If at least two of these chicks fledge, they will increase the average over the number needed to sustain this critically endangered population. If three or four fledge, our little plovers will have succeeded beyond expectation and play a role in potentially expanding the population beyond the current estimated 75 breeding pairs, numbering barely 200 birds throughout all of the Great Lakes.

Even if this pair never returns to Ohio—but of course, I hope they will—this collective joy has lifted the pandemic gloom from all of our hearts. As Grant writes, “You can feel depressed and anxious alone, but it’s rare to laugh alone or love alone. Joy shared is joy sustained.”

Where We Are Birding – July

Where We Are Birding – July

Each month, our OOS Regional Directors are sharing their favorite birding hotspots in their respective regions – and beyond. These include some well-know destinations, specialty spots for specific species, and their own secret, treasured local patches. Have a favorite birding location? Reach out to your OOS Regional Director and let them know!

Melissa Wales – Southeast Regional Director

Infirmary Road – Vinton County

July brought me back to Infirmary Road, which is in Vinton County just west of the town of Zaleski. It’s a gravel road that goes through hilly, high grasslands and is a great spot for Short-eared Owls in the winter that some members of OOS ventured out to enjoy. I went there this month looking for grassland species and it did not disappoint! I saw Bobolink, Dickcissel, Grasshopper Sparrow, Blue Grosbeak, Eastern Meadowlark and I heard the cricket chirps of Henslow’s Sparrow. This spot makes for good car birding in the hot weather as the road gets very little traffic and there are pull offs in front of gates. Just be mindful of the farmers and don’t block traffic or road access to fields. Passersby seem not to mind birders being there.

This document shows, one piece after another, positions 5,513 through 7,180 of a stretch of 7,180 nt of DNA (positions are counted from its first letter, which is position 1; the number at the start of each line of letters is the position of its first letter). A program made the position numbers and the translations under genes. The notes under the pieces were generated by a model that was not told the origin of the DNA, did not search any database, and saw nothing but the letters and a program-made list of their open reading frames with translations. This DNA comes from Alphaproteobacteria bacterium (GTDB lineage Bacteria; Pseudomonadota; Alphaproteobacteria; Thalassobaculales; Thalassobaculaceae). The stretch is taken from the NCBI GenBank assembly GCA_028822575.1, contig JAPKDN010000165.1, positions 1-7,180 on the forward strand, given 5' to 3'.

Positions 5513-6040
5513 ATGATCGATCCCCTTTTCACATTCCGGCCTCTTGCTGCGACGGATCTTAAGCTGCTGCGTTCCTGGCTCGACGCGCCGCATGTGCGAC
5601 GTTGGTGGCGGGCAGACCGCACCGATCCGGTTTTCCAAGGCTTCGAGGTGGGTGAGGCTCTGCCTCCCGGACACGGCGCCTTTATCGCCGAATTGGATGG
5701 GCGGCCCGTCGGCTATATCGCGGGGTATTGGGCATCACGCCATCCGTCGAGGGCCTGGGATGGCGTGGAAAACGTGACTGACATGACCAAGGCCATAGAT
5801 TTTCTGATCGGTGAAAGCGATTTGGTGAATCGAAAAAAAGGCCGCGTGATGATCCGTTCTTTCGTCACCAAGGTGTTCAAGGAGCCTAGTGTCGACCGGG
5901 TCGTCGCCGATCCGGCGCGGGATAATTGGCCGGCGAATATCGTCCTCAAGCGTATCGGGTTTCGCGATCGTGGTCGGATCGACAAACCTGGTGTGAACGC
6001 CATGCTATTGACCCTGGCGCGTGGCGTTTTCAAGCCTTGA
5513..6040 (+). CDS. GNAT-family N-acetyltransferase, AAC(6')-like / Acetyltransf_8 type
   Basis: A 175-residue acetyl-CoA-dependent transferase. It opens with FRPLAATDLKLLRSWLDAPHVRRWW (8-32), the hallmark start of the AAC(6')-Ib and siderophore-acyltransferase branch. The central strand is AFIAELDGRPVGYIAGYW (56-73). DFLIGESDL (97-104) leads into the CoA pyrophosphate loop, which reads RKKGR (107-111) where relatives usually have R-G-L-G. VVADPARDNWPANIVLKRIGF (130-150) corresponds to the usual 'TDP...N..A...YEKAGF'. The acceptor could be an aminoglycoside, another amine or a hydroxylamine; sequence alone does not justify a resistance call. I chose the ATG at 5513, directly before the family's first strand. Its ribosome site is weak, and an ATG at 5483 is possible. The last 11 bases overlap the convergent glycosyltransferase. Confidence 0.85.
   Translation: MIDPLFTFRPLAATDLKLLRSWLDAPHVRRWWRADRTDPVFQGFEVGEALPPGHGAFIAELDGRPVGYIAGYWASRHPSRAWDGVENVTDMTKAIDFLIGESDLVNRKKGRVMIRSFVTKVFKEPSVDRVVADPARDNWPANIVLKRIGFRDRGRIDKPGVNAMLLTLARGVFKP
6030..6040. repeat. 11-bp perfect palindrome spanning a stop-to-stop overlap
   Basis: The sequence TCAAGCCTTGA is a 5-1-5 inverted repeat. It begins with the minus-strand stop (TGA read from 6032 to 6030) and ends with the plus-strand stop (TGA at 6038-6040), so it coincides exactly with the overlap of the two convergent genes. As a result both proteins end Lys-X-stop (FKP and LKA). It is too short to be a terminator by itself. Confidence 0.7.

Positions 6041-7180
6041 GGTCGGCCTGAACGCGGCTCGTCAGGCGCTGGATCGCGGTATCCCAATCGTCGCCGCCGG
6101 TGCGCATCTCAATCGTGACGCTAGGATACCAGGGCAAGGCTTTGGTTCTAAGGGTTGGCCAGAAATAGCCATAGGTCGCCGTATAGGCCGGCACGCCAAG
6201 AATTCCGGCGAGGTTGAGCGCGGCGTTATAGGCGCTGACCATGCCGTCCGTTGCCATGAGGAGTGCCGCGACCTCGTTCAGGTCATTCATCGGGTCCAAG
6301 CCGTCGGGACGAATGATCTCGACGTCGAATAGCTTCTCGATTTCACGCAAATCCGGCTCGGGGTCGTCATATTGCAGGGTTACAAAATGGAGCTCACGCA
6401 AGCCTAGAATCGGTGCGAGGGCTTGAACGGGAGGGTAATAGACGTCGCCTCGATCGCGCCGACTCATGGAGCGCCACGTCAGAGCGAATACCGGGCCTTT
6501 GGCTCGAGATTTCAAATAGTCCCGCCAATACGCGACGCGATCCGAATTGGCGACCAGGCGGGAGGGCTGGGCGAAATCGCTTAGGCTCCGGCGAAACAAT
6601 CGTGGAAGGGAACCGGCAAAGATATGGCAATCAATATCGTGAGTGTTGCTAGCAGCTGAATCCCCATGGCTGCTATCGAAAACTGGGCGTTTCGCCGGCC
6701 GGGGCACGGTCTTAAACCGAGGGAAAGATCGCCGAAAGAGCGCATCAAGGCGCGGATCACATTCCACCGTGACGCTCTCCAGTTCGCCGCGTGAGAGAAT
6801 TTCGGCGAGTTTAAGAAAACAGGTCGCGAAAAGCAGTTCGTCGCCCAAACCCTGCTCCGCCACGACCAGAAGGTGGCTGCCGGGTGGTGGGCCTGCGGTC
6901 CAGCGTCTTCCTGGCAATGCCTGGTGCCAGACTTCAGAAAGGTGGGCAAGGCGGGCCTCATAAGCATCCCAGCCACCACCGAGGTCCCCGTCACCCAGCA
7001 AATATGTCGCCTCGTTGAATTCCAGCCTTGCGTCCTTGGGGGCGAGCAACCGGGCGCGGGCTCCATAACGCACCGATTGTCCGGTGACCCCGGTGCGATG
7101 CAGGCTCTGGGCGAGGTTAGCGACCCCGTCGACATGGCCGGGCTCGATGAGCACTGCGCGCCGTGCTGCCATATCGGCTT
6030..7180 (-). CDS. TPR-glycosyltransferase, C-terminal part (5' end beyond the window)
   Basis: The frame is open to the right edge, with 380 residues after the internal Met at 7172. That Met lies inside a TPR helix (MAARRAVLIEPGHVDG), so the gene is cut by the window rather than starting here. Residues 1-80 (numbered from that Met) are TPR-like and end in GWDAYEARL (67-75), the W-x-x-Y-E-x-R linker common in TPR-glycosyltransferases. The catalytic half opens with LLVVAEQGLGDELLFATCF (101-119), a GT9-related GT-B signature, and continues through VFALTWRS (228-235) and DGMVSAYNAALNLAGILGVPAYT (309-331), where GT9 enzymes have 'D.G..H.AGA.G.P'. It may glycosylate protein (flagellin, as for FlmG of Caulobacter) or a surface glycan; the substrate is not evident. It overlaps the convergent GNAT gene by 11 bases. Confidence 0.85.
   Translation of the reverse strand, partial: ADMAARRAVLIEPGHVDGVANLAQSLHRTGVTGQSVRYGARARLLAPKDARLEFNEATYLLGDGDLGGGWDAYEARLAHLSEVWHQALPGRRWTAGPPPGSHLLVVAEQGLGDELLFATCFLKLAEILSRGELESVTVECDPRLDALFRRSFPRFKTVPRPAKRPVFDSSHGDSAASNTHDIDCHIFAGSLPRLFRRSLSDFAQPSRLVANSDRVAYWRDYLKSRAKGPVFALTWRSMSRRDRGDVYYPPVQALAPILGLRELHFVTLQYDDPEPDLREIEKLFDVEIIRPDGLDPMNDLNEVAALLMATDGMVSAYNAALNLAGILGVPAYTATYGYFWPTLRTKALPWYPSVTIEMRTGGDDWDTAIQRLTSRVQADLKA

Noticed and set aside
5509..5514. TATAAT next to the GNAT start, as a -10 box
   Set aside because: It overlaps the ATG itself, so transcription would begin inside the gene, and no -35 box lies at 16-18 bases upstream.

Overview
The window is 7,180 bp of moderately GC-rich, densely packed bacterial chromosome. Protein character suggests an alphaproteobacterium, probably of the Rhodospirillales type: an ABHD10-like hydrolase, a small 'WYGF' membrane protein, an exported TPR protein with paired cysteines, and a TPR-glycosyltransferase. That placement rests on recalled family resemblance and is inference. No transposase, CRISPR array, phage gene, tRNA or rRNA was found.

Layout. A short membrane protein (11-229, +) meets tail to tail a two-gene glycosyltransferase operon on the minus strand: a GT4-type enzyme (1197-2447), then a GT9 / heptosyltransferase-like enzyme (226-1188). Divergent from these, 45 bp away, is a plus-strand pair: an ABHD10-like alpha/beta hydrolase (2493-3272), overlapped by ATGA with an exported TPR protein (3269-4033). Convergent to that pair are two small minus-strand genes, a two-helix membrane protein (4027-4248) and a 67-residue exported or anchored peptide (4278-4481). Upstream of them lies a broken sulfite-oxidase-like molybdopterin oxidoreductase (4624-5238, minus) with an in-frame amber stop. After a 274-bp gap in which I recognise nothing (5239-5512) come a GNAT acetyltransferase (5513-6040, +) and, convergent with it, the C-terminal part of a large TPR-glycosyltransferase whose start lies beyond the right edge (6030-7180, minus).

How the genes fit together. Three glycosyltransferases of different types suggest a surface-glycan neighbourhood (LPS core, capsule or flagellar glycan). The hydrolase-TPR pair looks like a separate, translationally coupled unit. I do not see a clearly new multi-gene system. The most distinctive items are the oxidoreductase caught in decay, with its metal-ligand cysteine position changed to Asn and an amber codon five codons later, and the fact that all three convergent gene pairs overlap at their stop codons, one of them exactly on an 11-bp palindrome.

Amy Downing – Northwest Regional Director

Springville Marsh – Hancock County

As one of the largest inland wetlands in Ohio this 200 acre marsh is wonderful in all seasons, but in summer it’s spectacular.

Summer specialties include Flycatchers, Marsh Wrens, Swamp Sparrows, Sora and Virginia Rail. With patience and lots of bug spray one can hear and photograph the Swamp Sparrows within a few feet of the winding boardwalk. For the slower birding hours you may also enjoy a wide variety of native wildflowers drawing countless bees, butterflies, dragonflies, moths, and other important pollinators. 

Although there is a winding boardwalk throughout the wetland it does not have side rails so caution and birding partners are recommended for those on wheels. The paved parking lot provides excellent birding and other nature enjoyment for those not venturing far.

Jon Cefus – East Central Regional Director

Kokosing River – Knox County
This month, I will be birding at Fry Family Park in southern Stark County.  Fry Park was a private residence and farm that has been converted into grassland habitat and has in recent years played host to nesting species that include Grasshopper and Henslow’s Sparrows, Bobolinks, Yellow-breasted Chats, and Prairie Warbler.  For more information, see the Birding in Ohio Website.


Tyler Ficker – Southwest Regional Director

Gilmore Ponds Metropark – Butler County

Gilmore Ponds Metropark (Butler County) in July is full of herons and egrets! The rookeries there allow for large numbers of Great Egrets, Green Herons, Great Blue Herons, Double-crested Cormorants, a few Black-crowned Night-Herons and recently, Yellow-crowned Night-Heron has visited every summer!